And I’ve saved the best for last: you can play thousands; yes thousands, of classic video and computer games from your childhood in the Software Archive! Super Mario Bros, Atari games, and the OREGON TRAIL are all available. If nothing else, take a few minutes to relive the wonder that was 2D gaming— because it’s been far too long since the last time you died of dysentery.

Atlas Obscura goes a little against the grain of Internet use, in that after using the site you really should get off the Internet and go outside. By plugging your zip code and some keywords (chosen by you) in to the website’s search bar, Atlas Obscura will generate a list of obscure and often amazing places near your location that you probably didn’t even know existed. It’s possible that abandoned ruins, historic buildings, or natural attractions are right next door, waiting to be explored. In my searching I managed to find not one but FOUR creepy ghost towns within 90 minutes of my home. (Maybe it’s time to move.) If you love travel, history, or anything out of the ordinary, your time will be richly rewarded by the things you discover on this site.

In addition to its fascinating search feature, Atlas Obscura also provides countless travel guides for popular destinations and stories of interest from around the world. If you’re a modern adventurer seeking new, hidden locales to explore— or if you like to sit in your room and zoom in on weird stuff on Google Earth— this website is a gateway to exploring the world off the beaten path.

BONUS: The Useless Web:

If you’re really looking to waste time online without gleaning any educative value or rewarding experience from your cyberspace ventures, The Useless Web is the must-see Internet event of the year because it’s literally useless. With the single click of a button, you’ll be transported to a randomly generated, completely unnecessary website. Need a site to generate passive aggressive passwords? It exists. Looking for a photo of artfully arranged corndogs? You may find it here. My favorite waste-of-time site so far is a little page called Shower Thoughts, with such deeply-mined gems as, “Spoons are basically tiny shovels.” It’s a real Internet treasure.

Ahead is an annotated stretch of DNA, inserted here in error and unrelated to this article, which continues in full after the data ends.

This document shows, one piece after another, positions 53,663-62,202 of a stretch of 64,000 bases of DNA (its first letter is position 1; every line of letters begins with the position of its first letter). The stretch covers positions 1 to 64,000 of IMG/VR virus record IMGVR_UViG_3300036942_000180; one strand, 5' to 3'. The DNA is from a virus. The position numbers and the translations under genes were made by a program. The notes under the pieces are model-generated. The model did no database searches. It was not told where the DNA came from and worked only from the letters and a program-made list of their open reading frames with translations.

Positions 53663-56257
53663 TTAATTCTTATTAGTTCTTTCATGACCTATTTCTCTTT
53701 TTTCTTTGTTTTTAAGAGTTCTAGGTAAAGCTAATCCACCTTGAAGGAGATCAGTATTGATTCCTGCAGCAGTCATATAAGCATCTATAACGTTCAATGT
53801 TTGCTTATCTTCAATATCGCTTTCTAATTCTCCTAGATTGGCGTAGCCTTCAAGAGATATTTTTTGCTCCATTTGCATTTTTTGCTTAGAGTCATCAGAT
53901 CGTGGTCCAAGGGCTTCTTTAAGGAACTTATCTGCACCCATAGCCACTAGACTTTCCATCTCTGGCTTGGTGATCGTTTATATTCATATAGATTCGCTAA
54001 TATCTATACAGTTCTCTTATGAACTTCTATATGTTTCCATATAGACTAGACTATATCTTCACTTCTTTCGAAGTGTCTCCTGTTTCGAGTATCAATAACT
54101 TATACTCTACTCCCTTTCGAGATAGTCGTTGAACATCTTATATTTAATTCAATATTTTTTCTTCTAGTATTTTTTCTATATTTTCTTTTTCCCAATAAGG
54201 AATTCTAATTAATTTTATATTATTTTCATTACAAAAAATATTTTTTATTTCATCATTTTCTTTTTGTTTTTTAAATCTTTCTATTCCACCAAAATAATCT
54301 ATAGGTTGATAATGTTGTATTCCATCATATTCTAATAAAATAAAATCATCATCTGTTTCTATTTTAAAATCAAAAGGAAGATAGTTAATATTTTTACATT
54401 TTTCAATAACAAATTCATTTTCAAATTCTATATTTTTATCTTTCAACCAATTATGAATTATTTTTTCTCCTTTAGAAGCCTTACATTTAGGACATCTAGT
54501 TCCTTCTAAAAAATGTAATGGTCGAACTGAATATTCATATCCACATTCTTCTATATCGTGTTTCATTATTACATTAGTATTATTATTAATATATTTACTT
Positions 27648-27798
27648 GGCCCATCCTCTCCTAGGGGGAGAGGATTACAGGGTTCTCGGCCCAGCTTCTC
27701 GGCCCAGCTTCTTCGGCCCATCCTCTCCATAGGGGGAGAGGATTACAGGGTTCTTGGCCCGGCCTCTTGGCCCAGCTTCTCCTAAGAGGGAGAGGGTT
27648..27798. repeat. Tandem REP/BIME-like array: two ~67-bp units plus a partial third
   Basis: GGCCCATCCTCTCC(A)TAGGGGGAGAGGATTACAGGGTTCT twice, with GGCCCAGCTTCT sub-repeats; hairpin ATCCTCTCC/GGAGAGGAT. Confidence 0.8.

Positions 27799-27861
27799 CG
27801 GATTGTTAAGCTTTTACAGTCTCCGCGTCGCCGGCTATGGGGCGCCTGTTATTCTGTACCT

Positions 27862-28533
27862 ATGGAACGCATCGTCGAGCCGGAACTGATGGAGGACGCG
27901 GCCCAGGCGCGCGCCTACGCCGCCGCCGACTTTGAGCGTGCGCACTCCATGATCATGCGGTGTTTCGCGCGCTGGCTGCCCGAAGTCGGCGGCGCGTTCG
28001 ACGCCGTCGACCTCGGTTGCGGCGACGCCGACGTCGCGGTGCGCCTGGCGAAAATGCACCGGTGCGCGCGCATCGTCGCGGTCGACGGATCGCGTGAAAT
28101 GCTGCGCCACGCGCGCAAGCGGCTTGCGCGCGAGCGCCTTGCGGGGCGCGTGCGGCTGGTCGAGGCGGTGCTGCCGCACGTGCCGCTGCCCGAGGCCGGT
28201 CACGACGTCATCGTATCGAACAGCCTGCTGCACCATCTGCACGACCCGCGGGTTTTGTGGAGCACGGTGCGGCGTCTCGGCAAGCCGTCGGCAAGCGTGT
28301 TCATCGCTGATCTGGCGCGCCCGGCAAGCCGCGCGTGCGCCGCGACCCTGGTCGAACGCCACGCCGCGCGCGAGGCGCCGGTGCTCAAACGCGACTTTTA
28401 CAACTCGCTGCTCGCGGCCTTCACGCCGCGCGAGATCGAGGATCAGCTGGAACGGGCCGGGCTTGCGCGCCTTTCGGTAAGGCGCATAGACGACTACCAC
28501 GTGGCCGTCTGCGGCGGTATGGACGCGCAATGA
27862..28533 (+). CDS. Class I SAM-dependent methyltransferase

The Useless Web is truly a mindless surf through webpages that make you question why anyone thought of them, let alone put forth the effort to create them. Much like a bad Nicholas Cage movie, it’s oddly annoying and addicting at the same time.

There will always be cats on the Internet. They reign sovereign over videos and memes. But they aren’t the “be all, end all” of online domain— even though they’d probably like us to think so. The next time you browse the Internet, pause the feline newsfeed and turn your browsing time into an enriching experience!

Lindsay Merkel is a freelance writer and introvert extraordinaire. The native Pennsylvanian also enjoys outdoor exploration, has a penchant for extreme organizing, and can always be found with a book in at least one hand. Connect with her on Twitter (but don’t interrupt her while she’s reading).